‘Flexibility’ and ‘Scalability’ Keys to a Technological Revolution in Material Handling Industry

September 02, 2015

Wellesley, Mass., September 02, 2015 – The next decade in the automated material handling equipment and systems industry should bring technological advancements that will allow companies to reconfigure rapidly to accommodate changes in throughput, SKU velocity, and product mix.BCC Research reveals in its new report that experts predict that flexibility and scalability will define an industry in technological transition.

North America’s automated handling segment is anticipated to reach $4.8 billion and $7.1 billion in 2014 and 2019, respectively, reflecting a five-year compound annual growth rate (CAGR) of 8.1%. Overall, the global market value was estimated at $120 billion in 2013.

The material handling industry provides the connections that move goods through the supply chain and into consumers’ hands. It impacts the North American economy broadly, touching everything from raw materials at the point of origin to final delivery at the front door of the consumer to recycling and end-of-life disposal. Automated material handling products and systems are either sold directly by their manufacturers via factory-owned branches or through material handling distributors, suppliers and special services providers.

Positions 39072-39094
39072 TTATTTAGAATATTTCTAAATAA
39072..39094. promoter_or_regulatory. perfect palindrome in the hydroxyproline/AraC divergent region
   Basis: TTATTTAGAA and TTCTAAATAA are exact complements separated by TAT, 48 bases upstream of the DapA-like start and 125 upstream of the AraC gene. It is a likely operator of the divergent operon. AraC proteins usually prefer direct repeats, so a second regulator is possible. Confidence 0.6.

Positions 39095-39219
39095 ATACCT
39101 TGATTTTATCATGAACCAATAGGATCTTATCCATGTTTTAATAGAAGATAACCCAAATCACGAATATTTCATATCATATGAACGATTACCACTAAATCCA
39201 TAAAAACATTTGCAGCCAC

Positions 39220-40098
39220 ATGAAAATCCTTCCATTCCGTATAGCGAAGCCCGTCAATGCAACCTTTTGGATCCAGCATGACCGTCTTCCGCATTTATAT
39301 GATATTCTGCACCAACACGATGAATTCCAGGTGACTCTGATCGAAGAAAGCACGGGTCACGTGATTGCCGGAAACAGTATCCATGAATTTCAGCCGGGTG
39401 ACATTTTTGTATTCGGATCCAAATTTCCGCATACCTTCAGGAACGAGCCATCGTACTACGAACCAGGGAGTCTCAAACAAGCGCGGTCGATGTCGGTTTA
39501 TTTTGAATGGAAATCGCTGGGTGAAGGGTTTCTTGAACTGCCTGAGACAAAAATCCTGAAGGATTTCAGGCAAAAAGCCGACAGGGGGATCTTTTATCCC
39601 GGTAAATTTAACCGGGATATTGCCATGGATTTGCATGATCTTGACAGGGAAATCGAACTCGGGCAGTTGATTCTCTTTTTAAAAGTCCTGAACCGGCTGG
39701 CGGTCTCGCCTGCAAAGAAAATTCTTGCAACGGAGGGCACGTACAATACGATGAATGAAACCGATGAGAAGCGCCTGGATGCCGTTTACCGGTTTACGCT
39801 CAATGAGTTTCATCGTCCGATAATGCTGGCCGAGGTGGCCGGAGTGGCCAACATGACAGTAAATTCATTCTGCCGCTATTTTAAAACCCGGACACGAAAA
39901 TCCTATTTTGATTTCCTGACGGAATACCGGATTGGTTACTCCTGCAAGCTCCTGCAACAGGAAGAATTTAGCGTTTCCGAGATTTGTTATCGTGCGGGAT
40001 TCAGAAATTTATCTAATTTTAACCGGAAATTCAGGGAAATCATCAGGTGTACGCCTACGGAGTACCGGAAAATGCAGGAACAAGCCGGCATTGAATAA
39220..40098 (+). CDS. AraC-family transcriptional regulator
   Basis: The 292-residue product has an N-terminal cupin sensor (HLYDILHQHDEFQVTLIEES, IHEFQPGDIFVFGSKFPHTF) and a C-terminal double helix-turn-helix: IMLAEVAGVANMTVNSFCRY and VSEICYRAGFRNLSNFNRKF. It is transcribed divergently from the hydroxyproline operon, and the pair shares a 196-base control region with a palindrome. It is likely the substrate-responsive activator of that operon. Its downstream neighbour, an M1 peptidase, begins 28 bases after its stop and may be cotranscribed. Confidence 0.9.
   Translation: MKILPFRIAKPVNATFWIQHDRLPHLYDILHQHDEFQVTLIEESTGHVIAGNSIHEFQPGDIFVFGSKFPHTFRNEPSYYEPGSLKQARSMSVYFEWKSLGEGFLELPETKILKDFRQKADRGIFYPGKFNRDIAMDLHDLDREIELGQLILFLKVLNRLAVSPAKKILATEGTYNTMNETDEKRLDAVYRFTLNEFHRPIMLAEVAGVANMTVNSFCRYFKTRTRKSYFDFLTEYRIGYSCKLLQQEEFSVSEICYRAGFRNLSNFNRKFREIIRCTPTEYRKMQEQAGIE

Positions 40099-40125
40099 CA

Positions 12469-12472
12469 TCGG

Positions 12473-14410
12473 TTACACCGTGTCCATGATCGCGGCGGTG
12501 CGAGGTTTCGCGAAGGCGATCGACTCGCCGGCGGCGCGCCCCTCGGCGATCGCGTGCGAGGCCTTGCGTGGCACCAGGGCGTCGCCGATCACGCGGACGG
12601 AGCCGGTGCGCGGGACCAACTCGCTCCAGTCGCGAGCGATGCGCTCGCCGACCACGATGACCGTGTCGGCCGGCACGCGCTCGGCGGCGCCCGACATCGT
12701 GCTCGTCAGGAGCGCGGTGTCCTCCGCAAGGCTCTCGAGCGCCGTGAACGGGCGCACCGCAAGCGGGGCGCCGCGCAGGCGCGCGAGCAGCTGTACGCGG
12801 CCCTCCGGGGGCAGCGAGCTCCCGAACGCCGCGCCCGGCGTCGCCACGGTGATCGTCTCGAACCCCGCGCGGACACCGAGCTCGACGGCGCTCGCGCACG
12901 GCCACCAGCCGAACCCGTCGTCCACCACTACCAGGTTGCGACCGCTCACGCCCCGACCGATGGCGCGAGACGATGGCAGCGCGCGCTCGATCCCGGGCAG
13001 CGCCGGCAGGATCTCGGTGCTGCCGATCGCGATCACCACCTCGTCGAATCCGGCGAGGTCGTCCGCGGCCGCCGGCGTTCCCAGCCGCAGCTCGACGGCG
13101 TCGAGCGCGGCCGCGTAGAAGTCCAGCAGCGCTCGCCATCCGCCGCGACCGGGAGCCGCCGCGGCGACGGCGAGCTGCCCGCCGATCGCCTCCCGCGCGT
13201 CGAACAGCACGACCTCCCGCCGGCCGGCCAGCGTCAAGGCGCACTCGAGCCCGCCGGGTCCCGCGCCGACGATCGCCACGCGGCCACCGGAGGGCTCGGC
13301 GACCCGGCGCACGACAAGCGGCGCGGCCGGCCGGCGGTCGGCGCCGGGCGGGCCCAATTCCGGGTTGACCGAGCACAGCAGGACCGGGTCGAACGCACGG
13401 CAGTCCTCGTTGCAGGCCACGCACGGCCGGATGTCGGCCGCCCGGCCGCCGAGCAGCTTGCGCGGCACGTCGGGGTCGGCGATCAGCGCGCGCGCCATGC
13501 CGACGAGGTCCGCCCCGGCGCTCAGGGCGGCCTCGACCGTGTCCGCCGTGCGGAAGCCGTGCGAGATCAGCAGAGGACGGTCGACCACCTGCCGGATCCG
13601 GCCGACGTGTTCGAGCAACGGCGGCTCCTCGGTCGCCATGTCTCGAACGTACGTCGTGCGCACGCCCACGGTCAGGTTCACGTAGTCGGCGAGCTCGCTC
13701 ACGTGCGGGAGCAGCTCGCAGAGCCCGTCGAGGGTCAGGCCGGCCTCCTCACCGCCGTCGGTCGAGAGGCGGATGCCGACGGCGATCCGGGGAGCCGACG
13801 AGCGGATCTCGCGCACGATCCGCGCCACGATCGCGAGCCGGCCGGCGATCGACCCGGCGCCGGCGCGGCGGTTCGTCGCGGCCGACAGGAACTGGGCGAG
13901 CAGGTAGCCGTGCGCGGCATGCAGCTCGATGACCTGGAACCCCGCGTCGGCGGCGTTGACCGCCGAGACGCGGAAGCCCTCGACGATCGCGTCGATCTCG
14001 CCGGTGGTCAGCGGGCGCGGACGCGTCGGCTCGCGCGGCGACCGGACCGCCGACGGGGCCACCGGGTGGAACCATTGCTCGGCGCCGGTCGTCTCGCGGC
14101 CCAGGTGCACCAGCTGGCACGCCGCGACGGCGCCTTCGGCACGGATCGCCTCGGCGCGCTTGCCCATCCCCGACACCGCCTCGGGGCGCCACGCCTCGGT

The vast diversity of the entire material handling industry helps it weather just about any negative economic cycle. This includes the estimated nearly 38% drop in market value the industry’s automated material handling segment experienced during the 2008 and 2009 economic downturn.

However, signs of improvement abound, promising healthy growth during the forecast period. Technology will be a key driver. Areas such as robotics, autonomous control, driverless vehicles and wearable computing will significantly impact the industry during the next 15-20 years.  

“The concept of flexibility is related to the concept of scalability. A system is scalable when its capabilities can be incrementally increased or decreased as business needs dictate,” says BCC Research analyst Lisa Marshall. Citing the robotics industry as an example, she says the area is “in the midst of a true revolution as capabilities increase and costs decrease. Although most industrial robots are currently found in manufacturing applications, they are becoming more viable for material handling and logistics applications in the future.”

Automated Material Handling Equipment and Systems: The North American Market(IAS099A) examines the global market in terms of growth, size and opportunities for different products, technologies, and also regionally. The report includes forecasted trends and revenue through 2019.

Editors and reporters who wish to speak with the analyst should contact Steven Cumming at steven.cumming@bccresearch.com.

Automated Material Handling Equipment and Systems: The North American Market( IAS099A )
Publish Date: Aug 2015    

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